People are often surprised to find out that I gave up gluten not because I have an allergy but because I have a sensitivity. On the scale of sensitivities it didn't rank especially high; the pharmacist who did my testing even told me it wasn't high enough to worry about. But I gave it up anyway, and I found out that little sensitivity was definitely enough to cause me massive amounts of pain and fatigue.
Gluten wasn't the only culprit, and in the years since I changed my diet I've found that other foods give me problems in different ways. Eggs cause me to break out. Dairy causes me some pretty serious gastric discomfort, yet neither of these showed up very high on the food sensitivity test.
There have been a lot of articles lately disparaging the idea of giving up gluten unless you have an actual allergy. Some doctors have even vocalized opinions that there is no such thing as gluten sensitivity; in fact, many don't even consider food sensitivities at all. The attitude seems to be that if you aren't having an allergic reaction you don't have a problem. I have to disagree.
A single food sensitivity can cause a variety of symptoms, from a slight cough that can be ignored (for a while) to gastric discomfort, fully-body pain, and fatigue. When you combine multiple food sensitivities or continue to eat a food you are sensitive to in large portions on a regular basis, the result can be something that resembles fibromyalgia.
Food sensitivities are not life threatening, but over time they may threaten your way of life.
Although some doctors discount the idea of food sensitivity (or intolerance), studies indicate that possibly 30 percent of people suffer from some sort of food sensitivity. Here are a few signs that you may have a food sensitivity:
Eczema. Eczema is often linked to food allergies, but even when food allergies are not present it's possible that your eczema may be caused by a food sensitivity.
Acne. Your body often uses your skin to attempt to clean and purge itself of the unwanted suspects. Uncontrolled acne can be a sign that your body is trying to detox itself of a food that it is sensitive to.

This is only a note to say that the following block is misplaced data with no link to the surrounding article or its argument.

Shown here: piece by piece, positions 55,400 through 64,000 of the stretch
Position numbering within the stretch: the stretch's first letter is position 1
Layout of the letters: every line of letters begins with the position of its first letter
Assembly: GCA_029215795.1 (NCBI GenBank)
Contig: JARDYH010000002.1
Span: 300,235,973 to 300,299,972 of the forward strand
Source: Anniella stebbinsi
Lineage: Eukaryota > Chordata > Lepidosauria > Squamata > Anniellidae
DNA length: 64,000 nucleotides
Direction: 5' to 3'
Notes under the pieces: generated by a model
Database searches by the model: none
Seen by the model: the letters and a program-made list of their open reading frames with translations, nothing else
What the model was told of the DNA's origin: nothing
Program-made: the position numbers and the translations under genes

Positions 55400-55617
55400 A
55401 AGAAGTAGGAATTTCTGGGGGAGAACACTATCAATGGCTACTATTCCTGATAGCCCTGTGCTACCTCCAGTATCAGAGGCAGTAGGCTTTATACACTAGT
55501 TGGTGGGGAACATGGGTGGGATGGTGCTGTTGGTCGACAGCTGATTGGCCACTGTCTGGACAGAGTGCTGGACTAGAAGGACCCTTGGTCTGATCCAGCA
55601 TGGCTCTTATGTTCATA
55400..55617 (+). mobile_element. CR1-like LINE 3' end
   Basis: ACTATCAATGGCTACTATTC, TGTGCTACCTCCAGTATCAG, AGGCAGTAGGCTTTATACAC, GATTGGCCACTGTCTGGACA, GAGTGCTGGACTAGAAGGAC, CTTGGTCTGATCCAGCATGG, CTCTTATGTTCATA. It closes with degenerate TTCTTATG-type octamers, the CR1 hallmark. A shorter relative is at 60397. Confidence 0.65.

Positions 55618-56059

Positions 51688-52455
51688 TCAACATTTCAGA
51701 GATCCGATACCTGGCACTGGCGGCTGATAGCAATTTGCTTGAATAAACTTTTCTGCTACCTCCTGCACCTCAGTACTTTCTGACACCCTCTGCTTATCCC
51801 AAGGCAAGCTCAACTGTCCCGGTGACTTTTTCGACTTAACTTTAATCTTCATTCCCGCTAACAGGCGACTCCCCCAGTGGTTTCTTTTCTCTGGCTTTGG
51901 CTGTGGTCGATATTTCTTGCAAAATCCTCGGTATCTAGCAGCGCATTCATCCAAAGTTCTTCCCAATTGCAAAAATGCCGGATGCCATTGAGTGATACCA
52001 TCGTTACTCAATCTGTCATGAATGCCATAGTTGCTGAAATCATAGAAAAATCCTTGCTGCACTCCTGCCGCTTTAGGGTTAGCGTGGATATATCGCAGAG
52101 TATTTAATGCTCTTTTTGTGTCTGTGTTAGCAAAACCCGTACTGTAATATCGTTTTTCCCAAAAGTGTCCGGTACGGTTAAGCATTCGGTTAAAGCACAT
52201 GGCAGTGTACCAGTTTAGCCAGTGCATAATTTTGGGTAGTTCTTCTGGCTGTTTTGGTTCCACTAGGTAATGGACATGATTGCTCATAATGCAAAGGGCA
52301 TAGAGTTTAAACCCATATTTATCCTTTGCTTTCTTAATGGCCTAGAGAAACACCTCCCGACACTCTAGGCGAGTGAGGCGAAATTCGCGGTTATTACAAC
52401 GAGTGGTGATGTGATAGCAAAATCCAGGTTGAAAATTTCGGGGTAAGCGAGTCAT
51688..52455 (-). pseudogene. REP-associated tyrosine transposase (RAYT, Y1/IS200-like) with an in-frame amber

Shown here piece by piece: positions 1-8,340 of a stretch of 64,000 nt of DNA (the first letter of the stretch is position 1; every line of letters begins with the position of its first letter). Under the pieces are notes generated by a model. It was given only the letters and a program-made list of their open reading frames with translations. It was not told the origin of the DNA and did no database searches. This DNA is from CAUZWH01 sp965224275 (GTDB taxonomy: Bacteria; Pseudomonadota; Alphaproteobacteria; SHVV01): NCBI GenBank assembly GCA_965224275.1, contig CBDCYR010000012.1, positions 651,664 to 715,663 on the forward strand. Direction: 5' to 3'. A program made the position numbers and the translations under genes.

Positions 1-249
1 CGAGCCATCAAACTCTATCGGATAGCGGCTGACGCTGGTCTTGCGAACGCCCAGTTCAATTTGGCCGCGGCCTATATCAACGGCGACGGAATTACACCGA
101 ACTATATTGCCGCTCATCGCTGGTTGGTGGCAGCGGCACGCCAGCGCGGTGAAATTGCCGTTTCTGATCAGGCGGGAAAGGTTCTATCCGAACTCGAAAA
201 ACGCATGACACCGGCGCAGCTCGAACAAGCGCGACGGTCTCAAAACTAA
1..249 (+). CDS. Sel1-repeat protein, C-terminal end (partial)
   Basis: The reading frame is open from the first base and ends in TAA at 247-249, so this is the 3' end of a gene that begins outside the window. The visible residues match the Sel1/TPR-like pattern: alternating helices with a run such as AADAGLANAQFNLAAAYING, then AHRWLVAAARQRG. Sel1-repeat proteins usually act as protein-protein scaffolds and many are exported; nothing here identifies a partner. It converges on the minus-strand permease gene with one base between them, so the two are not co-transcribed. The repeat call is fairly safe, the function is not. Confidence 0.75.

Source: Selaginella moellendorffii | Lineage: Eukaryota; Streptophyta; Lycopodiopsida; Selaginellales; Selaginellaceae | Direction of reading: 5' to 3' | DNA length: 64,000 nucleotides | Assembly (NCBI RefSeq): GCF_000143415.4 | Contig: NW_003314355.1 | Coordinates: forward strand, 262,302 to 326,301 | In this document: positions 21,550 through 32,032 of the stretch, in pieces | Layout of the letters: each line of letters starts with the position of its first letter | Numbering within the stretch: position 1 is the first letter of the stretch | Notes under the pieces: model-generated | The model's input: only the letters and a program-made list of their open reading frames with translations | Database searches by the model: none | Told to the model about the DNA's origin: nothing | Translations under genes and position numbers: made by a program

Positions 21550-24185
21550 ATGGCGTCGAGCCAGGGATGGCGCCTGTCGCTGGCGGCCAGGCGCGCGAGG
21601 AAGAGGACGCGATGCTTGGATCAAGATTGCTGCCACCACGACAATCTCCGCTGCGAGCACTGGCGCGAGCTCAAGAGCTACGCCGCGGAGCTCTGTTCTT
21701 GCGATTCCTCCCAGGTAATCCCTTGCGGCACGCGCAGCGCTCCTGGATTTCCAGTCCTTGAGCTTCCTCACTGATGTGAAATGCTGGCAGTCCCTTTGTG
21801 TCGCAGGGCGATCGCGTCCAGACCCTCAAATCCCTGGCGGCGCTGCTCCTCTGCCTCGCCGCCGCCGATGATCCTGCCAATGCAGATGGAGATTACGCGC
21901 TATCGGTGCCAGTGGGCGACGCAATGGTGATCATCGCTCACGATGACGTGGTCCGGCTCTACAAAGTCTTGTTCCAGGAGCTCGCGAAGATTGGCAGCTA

Fatigue. When food seems to be taking your energy instead of providing it, there's a problem. When you continually eat foods that you are sensitive to, your body will have an inflammatory reaction, leaving you feeling depleted and tired.
Joint pain. The same inflammatory reactions that cause fatigue also cause joint pain and swelling. While the pain may start in a single joint, it will eventually spread throughout your body.
Migraines/headaches. If you've ever found that you get headaches regularly after eating certain foods, you have a food intolerance.
Brain fog. If you feel like you are always in a fog, forgetful, or just can't think, it's possible that your problem is food related.
Food cravings. It's hard to believe that our bodies would constantly crave foods that are bad for us, but there's a reason. When you have just a little bit of that food, the body creates enough antibodies to deal with the next attack, anticipating it. That anticipation creates a craving.
What if you aren't sure what you are sensitive to?
You can begin by having a sensitivity panel run. If you use an alternative health practitioner they will likely do this for you. Otherwise, you may want to find a local compounding pharmacy. They usually have the kits and can send the test in for you. As a last resort you can find the kits online and do the test yourself.
A cheaper method, although not easier, is an elimination diet. In an elimination diet you reduce the foods you eat to only a few safe foods, then one by one reintroduce questionable foods while keeping a journal of how you feel. This allows you to pinpoint exactly which foods are causing which symptoms.
Food sensitivities sound like no big deal. That is likely true if you only have one sensitivity to a food you rarely eat. However, if you have multiple food sensitivities, or are sensitive to one of the foods you eat most often, you may be causing yourself much more harm than you think.